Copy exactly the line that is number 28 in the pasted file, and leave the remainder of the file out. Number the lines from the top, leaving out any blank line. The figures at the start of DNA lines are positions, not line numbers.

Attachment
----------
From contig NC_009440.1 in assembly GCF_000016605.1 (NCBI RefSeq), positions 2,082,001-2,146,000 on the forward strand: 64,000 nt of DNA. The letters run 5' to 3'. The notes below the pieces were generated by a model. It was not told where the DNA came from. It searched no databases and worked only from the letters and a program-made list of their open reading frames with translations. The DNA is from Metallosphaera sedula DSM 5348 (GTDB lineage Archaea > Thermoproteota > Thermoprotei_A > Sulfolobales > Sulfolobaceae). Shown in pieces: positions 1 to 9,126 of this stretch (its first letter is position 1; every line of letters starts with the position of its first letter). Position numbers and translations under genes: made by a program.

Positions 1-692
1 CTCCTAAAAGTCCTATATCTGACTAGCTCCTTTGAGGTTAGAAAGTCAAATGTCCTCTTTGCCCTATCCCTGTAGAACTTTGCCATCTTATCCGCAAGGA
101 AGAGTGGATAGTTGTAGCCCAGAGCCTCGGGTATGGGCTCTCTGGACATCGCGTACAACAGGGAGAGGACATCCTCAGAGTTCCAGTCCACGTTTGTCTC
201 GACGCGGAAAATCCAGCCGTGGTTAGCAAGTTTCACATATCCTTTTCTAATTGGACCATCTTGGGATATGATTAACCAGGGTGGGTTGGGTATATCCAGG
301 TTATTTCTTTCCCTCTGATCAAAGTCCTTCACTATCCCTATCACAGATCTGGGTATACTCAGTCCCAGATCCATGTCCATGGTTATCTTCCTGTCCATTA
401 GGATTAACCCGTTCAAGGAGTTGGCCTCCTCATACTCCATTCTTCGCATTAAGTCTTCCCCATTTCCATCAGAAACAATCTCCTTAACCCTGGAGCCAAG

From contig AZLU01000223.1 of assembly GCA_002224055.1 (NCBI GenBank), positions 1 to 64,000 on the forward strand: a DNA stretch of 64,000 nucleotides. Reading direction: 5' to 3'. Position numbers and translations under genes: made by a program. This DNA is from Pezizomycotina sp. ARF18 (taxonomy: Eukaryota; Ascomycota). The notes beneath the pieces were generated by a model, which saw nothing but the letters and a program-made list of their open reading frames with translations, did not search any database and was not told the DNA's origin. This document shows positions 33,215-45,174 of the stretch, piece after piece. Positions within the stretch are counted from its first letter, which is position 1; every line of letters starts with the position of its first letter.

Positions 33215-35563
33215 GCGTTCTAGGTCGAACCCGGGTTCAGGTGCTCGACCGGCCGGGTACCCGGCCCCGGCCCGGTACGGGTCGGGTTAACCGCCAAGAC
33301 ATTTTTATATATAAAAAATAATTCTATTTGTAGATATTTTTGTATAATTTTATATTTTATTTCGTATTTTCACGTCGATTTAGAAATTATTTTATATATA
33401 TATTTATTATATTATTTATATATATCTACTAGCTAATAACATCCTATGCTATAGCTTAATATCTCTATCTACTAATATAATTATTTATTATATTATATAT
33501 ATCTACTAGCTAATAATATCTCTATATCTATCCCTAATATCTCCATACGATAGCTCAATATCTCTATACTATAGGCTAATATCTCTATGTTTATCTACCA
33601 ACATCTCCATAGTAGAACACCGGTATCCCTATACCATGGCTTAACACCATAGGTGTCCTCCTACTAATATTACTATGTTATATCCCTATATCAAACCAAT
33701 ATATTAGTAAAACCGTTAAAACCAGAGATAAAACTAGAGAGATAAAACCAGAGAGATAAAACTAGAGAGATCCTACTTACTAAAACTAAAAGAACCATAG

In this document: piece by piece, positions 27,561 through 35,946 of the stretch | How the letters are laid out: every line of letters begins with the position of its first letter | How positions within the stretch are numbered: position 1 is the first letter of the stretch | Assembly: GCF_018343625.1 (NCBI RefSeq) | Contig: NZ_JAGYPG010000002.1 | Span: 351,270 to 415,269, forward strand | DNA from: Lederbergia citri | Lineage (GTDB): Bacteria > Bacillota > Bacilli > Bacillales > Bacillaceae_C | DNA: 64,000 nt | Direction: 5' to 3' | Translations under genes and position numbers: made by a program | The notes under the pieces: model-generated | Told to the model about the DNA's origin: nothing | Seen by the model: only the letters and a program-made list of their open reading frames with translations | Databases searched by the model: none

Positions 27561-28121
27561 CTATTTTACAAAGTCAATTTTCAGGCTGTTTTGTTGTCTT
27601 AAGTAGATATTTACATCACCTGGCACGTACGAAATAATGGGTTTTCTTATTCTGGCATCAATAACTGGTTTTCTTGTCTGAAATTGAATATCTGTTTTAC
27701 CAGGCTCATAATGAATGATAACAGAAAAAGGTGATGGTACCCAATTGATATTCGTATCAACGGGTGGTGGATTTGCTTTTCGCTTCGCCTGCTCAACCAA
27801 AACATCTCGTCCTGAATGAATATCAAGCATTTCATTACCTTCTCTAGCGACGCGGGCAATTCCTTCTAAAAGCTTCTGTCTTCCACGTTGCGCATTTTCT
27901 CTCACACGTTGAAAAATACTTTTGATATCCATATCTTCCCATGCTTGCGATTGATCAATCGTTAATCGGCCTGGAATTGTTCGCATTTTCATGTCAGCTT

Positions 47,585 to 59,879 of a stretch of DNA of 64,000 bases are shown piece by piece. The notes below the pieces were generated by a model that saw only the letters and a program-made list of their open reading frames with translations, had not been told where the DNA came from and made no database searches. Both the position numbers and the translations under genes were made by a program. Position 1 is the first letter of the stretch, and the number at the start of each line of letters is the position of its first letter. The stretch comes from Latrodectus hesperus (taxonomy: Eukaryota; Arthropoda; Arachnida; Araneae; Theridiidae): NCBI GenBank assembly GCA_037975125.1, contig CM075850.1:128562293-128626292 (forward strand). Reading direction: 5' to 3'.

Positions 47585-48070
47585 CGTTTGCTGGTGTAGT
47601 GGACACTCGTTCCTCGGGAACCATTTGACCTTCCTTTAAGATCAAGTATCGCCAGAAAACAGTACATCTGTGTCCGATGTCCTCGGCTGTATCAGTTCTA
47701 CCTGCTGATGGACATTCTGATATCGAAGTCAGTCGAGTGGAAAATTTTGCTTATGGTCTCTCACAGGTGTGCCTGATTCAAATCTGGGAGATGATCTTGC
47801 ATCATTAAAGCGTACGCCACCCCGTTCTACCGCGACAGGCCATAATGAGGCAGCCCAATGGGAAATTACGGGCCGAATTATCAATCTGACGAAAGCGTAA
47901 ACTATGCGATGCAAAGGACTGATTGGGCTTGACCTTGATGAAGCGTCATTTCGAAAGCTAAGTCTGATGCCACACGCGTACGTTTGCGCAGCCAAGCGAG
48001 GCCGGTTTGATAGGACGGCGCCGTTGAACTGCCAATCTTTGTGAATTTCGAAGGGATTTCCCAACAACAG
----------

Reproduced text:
47801 ATCATTAAAGCGTACGCCACCCCGTTCTACCGCGACAGGCCATAATGAGGCAGCCCAATGGGAAATTACGGGCCGAATTATCAATCTGACGAAAGCGTAA